Mountain Skills: Managing Risk and Responsibility

In 2014, SnowSport Industries America (SIA) estimated that there were three million backcountry users out there, and industry professionals started to worry about the repercussions of a crowded backcountry. Today in 2020, SIA estimates that that number has doubled to six million. With this in mind, we’ve decided to republish this piece, originally printed in our December 2014 issue, which lays out some thoughts from the likes of Utah Avalanche Center forecaster Drew Hardesty, American Avalanche Institute owner Sarah Carpenter and ski mountaineer Andrew McLean on managing risk and responsibility in the backcountry. —The Editors


On February 28, 2014, a Missoula, Mont. snowboarder launched into the Mt. Jumbo backcountry ready to carve perfect turns. Farthest from his mind was triggering a massive avalanche that would decimate two houses, bury three people and kill one. It’s a dramatic example of how someone’s actions in the backcountry can affect others.

SnowSports Industries America estimates there are currently 3 million backcountry riders out there and, with easier access, many folks are heading out without the wisdom, knowledge or awareness that was once ingrained into one’s backcountry initiation. And avalanche professionals around the country are noting an increase in independent parties endangering one another.


Code of Conduct Rule #1: Make only pretty tracks on the mountains. Fairy Meadow, B.C. [Photo] Kene Sperry

Drew Hardesty, longtime forecaster with the Utah Avalanche Center, can tally nearly a dozen incidences in recent years like skier-triggered slides that crossed Teton Pass, Galena Pass and Upper Little Cottonwood and rider-triggered slides taking out parties below in the Wasatch and Whistler backcountry. Most of these incidences don’t even make the news.

“The risk we’re assuming is more than just the risk to ourselves,” Hardesty says. “The ‘Freedom of the Hills’ has always been one of the draws of exploring the mountains, with the opportunity to test one’s mettle and skills through self-reliance and preparedness. However, today’s backcountry is not the same as it was 20, or even 10 years ago.”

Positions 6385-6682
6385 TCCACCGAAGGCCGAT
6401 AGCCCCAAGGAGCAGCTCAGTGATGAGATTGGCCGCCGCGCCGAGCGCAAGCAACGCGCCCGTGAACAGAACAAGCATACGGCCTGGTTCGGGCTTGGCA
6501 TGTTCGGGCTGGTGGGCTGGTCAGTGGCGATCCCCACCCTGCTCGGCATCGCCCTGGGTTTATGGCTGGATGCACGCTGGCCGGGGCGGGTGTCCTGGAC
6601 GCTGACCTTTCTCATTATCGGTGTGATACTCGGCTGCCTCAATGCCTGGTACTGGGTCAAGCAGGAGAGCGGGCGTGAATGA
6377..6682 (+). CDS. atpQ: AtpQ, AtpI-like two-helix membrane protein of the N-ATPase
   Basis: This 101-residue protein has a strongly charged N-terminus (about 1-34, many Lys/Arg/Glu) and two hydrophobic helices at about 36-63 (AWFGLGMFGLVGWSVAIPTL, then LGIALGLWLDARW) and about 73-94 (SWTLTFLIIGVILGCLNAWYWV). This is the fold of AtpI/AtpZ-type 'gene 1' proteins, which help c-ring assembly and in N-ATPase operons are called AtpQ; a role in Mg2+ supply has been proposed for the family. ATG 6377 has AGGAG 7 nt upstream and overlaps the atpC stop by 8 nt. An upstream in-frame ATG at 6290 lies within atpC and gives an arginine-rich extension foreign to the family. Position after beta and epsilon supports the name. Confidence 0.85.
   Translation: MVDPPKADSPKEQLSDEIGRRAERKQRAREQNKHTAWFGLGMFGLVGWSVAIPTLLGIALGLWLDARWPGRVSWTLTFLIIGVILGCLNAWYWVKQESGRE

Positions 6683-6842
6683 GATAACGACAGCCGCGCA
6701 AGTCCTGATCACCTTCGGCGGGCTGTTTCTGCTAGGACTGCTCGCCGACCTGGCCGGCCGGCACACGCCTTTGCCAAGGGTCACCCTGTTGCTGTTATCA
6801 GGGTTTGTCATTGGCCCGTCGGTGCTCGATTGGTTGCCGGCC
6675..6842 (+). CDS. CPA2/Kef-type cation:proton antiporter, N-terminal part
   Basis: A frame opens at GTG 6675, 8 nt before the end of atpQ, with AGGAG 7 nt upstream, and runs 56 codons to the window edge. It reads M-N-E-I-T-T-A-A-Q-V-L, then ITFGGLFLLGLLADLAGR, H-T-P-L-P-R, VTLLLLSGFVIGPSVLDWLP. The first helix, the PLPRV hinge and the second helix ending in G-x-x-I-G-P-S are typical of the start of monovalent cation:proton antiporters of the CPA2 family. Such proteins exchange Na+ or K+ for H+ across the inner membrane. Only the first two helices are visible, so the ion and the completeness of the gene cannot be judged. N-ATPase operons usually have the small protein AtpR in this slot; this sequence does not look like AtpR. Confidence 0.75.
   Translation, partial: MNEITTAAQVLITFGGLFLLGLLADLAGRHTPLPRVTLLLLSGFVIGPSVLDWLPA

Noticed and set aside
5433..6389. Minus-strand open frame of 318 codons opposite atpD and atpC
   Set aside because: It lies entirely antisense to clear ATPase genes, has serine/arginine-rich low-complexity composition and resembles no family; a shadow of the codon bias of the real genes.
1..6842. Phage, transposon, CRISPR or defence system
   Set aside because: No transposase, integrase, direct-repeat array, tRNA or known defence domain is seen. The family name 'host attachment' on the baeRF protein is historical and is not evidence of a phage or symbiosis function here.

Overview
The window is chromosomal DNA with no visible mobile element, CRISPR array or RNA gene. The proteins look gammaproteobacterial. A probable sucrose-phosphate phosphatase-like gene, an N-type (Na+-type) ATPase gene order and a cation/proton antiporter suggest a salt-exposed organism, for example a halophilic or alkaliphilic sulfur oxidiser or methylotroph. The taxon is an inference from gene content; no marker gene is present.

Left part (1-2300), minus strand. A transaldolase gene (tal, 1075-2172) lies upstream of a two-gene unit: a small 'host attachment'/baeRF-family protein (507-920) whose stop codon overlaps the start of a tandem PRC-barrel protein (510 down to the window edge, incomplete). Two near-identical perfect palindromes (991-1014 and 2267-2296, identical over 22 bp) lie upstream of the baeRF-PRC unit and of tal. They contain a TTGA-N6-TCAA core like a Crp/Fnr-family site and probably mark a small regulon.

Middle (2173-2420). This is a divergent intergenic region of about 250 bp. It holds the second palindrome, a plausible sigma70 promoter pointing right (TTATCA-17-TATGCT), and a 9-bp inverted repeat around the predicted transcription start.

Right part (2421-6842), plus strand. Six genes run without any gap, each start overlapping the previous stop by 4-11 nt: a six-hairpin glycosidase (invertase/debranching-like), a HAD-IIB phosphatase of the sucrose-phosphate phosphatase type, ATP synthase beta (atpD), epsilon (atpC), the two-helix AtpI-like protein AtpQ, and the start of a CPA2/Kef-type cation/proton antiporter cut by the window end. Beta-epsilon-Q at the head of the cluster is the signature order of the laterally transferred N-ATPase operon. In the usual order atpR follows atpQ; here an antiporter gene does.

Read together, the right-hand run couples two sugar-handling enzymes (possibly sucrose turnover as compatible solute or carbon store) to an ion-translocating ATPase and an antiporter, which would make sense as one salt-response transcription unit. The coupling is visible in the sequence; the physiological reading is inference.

Hardesty, and other industry professionals, wonder if, unless the backcountry community starts to figure out a “code of conduct,” closures like those enacted by Utah Department of Transportation in the Wasatch will start occurring, and jurors might start making the rules.

“I think the ski community wants to define ‘standard of care’ ourselves,” says attorney and Utah Avalanche Center Board Chair, Rich Mrazik, referring to defining our responsibility to others. “I think we will be sad and disappointed if we allow that to be defined by eight to 12 jurors who don’t really understand.”

While some backcountry users might cringe at the idea of rules and regs—after all, part of the appeal is getting away from all that—Hardesty sees it from a different angle: “A code of conduct can allow for greater freedom. Freedom from harm.” Here’s some conduct to consider.

Know the Current Conditions
Ask Yourself: What’s an appropriate objective for today?      

Challenge yourself to get on the computer every day and read the avalanche forecast. Bonus points for reading the extended discussion, afternoon discussion and observation submitted by others. Using this knowledge, choose appropriate objectives based on group size, dynamics and skill level, and have a contingency plan if something goes wrong. “The right time, place, slope and intention of doing things makes all the difference in the world,” Hardesty says. 

Know the Day’s Hazards
Ask Yourself: What kind of avalanches might occur today?

“With certain avalanche problems, they’re more predictable and manageable, versus when you have a deep or persistent slab and it’s harder to predict when they might fail or where,” says Sarah Carpenter, co-director of the American Avalanche Institute. “Use the avalanche forecast to help you chose appropriate terrain to limit your exposure but also the chance you might expose another party.” When deep instabilities are prevalent, consider whether or not it’s worth gambling in high-traffic areas where consequences could extend beyond you and your group.

Stay Updated
Ask Yourself: What are the avalanche control plans for the local Department of Transportation and relevant resorts?